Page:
Ana Yanez-Correa, executive director of the nonpartisan Texas Criminal Justice Coalition, says adult certification is no longer reserved for the "worst of the worst" - partly because the juvenile system can be more expensive.
"However, what's the real cost to us in terms of public safety to send a child to the adult system, where he or she will not get any rehabilitation? Without the treatment and the resources, we are creating a time bomb."
She says youth-offender programs benefit all of society, not only those who receive services. Her organization has been providing research to a House committee studying certification and other criminal-justice issues. She hopes members will recommend a certification reform measure to the next legislature.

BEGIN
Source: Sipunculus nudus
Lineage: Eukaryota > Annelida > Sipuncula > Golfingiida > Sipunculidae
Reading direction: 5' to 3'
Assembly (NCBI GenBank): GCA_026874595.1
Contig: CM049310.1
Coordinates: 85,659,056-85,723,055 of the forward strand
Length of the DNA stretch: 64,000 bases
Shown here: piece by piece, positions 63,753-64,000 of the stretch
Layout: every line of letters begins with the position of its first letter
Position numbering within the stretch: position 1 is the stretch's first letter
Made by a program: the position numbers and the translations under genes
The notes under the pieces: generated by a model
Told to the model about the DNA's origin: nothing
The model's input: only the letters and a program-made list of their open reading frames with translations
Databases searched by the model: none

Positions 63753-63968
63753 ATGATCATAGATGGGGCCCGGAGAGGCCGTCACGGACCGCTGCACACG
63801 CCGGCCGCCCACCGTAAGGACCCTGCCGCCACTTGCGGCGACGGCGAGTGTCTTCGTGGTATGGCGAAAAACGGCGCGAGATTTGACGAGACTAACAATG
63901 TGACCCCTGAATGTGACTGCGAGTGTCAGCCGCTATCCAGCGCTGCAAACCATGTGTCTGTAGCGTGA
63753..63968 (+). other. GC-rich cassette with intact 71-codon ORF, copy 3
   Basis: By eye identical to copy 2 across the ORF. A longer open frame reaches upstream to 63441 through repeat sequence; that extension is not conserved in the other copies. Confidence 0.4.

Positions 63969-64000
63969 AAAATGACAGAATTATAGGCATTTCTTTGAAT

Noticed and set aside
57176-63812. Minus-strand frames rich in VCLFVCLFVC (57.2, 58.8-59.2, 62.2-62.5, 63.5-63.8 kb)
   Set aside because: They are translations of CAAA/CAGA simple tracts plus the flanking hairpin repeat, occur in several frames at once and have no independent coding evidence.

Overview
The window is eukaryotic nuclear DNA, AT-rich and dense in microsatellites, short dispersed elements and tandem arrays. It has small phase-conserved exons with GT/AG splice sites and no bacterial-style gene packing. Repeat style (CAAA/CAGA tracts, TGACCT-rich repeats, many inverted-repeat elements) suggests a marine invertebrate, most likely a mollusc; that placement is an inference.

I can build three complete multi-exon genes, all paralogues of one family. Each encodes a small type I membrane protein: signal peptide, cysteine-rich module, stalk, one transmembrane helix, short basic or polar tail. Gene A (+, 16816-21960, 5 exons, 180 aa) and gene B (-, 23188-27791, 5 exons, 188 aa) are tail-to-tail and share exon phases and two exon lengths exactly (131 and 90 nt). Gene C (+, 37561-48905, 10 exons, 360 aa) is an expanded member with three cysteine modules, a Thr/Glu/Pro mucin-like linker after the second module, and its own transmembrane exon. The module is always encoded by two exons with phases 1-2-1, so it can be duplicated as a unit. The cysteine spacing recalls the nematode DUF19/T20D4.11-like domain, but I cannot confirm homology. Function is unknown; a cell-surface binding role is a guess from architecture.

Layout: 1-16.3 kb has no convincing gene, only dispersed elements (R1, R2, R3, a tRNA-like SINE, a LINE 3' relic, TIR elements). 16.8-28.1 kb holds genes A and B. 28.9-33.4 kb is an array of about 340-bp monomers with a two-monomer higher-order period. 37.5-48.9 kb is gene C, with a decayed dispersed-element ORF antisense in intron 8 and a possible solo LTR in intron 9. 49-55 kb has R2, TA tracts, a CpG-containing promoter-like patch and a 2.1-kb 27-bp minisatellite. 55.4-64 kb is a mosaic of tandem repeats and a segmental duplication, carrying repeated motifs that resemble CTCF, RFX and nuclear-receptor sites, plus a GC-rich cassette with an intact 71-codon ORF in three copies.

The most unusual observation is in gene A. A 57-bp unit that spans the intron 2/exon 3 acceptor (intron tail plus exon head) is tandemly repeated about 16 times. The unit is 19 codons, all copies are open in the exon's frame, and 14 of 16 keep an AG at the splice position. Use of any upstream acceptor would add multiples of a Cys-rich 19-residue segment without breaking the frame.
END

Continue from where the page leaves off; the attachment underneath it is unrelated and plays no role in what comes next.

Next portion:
Michelle Deitch is an expert on juvenile-justice policy at the LBJ School of Public Affairs, University of Texas at Austin. She recently published her research on adult certification. She says some rehab programs available only in the juvenile system have success rates as high as 95 percent, and she agrees that an over-reliance on certification has made Texas less safe.
"Research shows juveniles who spend a year in the adult system have a 100 percent greater risk of violent recidivism. The majority of these youths are getting out while they're still young."
More than half are released within 10 years - evidence that the process is not being reserved for only the worst offenders, she says. In fact, she adds, most certified youths don't even serve time, but receive adult probation after their trial. Almost 90 percent of Texas juveniles treated as adults are certified without first going through the youth system.
The Deitch report is available at www.utexas.edu.